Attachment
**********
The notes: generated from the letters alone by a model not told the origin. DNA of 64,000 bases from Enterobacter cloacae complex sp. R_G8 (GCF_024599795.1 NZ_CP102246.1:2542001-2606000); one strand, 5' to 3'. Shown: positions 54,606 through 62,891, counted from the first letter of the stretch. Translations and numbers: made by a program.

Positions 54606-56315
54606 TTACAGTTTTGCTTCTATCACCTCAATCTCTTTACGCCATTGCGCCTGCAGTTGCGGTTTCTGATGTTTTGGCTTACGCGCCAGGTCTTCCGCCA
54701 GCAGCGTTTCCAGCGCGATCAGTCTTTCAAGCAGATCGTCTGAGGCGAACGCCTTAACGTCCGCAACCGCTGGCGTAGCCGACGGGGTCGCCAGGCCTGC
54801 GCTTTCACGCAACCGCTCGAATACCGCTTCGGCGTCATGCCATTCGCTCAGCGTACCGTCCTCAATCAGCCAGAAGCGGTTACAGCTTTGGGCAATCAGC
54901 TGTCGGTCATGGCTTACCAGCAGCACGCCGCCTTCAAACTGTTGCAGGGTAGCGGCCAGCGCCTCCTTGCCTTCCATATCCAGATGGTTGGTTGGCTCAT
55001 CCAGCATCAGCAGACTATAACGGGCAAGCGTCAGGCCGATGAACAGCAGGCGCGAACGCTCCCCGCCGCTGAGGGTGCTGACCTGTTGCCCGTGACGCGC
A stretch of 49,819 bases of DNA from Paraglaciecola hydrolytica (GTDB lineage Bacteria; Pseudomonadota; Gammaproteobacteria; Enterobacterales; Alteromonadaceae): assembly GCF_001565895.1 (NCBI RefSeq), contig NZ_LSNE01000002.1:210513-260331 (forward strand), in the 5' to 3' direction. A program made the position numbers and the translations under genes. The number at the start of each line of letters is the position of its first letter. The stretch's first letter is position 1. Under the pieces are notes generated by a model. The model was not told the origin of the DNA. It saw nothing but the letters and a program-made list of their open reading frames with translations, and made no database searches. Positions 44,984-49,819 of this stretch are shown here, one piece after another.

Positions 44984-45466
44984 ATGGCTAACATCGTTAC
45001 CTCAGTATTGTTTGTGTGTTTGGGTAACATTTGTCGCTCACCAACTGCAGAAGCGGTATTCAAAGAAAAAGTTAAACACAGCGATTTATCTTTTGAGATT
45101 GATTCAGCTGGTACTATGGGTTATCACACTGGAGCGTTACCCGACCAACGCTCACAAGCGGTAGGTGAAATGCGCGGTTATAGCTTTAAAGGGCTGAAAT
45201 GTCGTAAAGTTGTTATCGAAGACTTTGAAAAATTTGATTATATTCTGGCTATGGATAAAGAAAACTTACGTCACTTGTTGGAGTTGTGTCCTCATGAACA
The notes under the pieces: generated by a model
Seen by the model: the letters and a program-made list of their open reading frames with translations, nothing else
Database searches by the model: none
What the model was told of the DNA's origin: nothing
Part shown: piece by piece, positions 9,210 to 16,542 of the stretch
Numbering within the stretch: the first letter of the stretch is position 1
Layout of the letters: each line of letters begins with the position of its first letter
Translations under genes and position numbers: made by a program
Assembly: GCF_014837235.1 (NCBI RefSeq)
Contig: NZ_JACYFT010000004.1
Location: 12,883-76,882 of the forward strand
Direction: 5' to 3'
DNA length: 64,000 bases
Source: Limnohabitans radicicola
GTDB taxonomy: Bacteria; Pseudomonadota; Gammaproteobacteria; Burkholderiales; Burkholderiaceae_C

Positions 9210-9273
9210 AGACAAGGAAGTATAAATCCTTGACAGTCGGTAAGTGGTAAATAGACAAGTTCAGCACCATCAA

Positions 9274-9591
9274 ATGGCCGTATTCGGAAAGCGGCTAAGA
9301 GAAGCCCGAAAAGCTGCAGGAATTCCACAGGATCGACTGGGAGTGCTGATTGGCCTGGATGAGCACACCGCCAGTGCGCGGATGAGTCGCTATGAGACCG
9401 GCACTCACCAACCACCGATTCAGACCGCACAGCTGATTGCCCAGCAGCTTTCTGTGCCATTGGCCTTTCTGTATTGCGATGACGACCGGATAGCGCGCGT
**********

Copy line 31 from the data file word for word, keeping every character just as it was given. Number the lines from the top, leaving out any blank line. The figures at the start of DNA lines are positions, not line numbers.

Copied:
Positions 9274-9591